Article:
4.5 Under the Children Act 1989, possible legal proceedings could include a Prohibited Steps Order (s. 8) with or without a Supervision Order (s.35). Removal from home should be considered only as a last resort.
4.6 If the child has already suffered female genital mutilation the meeting will need to consider carefully whether to continue enquiries or whether to assess the need for support services.
4.7 Female genital mutilation is a one-off event of physical abuse (albeit one that may have grave permanent sexual, physical, and emotional consequences), not an act of repeated abuse and organisational responses need to recognise this.
4.8 A 2nd strategy meeting should take place within 10 working days of the first meeting, with the same chair. This meeting must evaluate the information collected in the enquiry and recommend whether a child protection conference is necessary.
4.9 A girl who has already been genitally mutilated should not normally be the subject of a conference or the subject of a protection plan unless additional concerns exist, though she should be offered counselling and medical help. Consideration must however be given to any other female siblings at risk.

Child Protection Conference
4.10 A girl believed to be in danger of FGM may be made the subject of a Child Protection Plan, under the category of risk of Physical Abuse, if the criteria are applicable including the need for the future protection of the child.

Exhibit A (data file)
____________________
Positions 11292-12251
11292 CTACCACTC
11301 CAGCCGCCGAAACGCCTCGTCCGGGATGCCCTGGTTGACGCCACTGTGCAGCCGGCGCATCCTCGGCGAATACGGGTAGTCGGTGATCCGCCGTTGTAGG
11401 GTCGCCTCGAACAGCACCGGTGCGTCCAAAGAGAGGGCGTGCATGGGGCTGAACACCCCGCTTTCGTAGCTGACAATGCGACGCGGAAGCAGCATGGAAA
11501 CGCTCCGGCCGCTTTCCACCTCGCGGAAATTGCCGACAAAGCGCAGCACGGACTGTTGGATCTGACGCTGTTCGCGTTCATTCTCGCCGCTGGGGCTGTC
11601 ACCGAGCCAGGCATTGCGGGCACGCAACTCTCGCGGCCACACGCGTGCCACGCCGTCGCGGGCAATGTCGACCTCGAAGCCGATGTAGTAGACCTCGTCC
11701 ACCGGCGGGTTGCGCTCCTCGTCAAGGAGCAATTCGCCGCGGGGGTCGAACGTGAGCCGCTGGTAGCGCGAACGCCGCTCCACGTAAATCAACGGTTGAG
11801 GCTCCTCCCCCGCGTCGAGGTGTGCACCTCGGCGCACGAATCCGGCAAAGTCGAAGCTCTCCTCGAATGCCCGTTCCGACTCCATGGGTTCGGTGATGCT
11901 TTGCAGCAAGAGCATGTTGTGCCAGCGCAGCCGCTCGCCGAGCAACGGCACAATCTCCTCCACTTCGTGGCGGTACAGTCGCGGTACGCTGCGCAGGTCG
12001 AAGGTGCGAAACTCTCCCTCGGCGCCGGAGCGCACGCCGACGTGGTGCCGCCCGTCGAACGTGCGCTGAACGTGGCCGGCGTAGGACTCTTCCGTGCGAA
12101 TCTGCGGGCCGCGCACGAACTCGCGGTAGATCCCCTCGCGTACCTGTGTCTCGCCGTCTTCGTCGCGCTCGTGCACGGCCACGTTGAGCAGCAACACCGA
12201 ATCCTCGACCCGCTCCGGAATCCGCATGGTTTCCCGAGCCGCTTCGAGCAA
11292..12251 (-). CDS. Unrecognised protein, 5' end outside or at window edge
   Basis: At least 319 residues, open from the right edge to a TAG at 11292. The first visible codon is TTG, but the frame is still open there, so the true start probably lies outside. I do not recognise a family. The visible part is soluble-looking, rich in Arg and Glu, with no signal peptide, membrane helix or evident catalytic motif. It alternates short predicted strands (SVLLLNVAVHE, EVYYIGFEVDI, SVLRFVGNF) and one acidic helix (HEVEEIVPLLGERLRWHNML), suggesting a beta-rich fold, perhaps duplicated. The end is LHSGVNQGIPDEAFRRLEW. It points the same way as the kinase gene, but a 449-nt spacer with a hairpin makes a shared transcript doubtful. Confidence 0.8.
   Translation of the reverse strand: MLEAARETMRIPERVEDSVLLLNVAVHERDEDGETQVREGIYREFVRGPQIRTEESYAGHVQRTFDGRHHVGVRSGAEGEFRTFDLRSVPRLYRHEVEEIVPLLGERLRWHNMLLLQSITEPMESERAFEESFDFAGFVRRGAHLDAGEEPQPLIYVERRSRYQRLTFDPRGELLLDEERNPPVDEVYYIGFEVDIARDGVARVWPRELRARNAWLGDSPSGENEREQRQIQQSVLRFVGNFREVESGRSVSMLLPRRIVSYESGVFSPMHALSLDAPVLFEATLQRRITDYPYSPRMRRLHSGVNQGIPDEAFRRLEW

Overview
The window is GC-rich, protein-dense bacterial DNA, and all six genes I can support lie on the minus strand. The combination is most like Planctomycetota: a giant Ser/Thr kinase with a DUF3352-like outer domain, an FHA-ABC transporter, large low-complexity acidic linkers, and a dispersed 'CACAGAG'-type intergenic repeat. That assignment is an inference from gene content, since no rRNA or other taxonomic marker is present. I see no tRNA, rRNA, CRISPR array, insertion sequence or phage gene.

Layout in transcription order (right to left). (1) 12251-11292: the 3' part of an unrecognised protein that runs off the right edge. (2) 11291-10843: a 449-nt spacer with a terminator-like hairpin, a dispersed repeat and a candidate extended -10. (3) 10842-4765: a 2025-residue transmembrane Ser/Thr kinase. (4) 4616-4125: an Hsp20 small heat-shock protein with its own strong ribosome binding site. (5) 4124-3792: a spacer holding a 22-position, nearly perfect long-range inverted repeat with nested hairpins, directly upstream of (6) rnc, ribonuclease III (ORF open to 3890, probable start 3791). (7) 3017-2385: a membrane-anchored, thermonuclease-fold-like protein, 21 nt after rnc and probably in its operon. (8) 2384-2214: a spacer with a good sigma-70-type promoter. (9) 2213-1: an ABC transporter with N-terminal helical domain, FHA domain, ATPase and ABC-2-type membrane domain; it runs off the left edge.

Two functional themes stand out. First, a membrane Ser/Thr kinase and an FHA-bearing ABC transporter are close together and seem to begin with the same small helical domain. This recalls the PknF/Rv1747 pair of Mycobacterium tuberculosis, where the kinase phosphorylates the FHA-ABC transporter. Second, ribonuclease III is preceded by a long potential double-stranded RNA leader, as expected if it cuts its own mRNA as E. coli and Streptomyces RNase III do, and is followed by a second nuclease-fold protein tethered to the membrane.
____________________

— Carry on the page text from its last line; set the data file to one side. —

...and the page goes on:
4.11 The main emphasis of work in cases of actual or threatened FGM should be through education and persuasion. This approach will be reflected in the Child Protection Plan.
  1. Prevention
5.1 Agencies should work together to promote a better understanding of the damaging consequences to health (physical and psychological) of FGM.
5.2 Wherever possible the aim must be to work in partnership with parents and families to protect children through parents’ awareness of the harm caused to the child.
  1. NHS Actions
With effect from April 2014 NHS hospitals will be required to record the following information:
  • If a patient has had Female Genital Mutilation;
  • If there is a family history of Female Genital Mutilation;
  • If a Female Genital Mutilation-related procedure has been carried out on a patient.
By September 2014 all acute hospitals must report this data centrally to the Department of Health on a monthly basis. This is the first stage of a wider ranging programme of work in development to improve the way in which the NHS will respond to the health needs of girls and women who have suffered Female Genital Mutilation and actively support prevention.

For further information, see Information Standards Board for Health and Social Care, Female Genital Mutilation Prevalence Dataset Standard Specification.

  1. Further Advice
7.1 FGM Helpline

In June 2013, a new helpline was launched, with the aim of protecting children in the UK from FGM. The helpline is open 24 hours a day and can be contacted, by telephone on 0800 028 3550 or by emailing The service, which is anonymous, offers support to anyone who has been a victim of FGM or who is worried about a child, For more details please see the NSPCC FGM Helpline website

7.2 Other useful contacts are:
  • Foundation for Women’s Health, Research & Development,
    6th Floor
    50 Eastbourne Terrace,
    W2 6LX  Tel: 0207 725 2606
  • Website:


Female Genital Mutilation Resource Pack (HM Government, July 2014) which highlights effective practice from local authorities and partner agencies in tackling FGM.

Female Genital Mutilation Factsheet, NSPCC (2014)

Information from the NHS - attachment below.

6th February each year marks the International Day of Zero Tolerance of FGM (Female Genital Mutilation).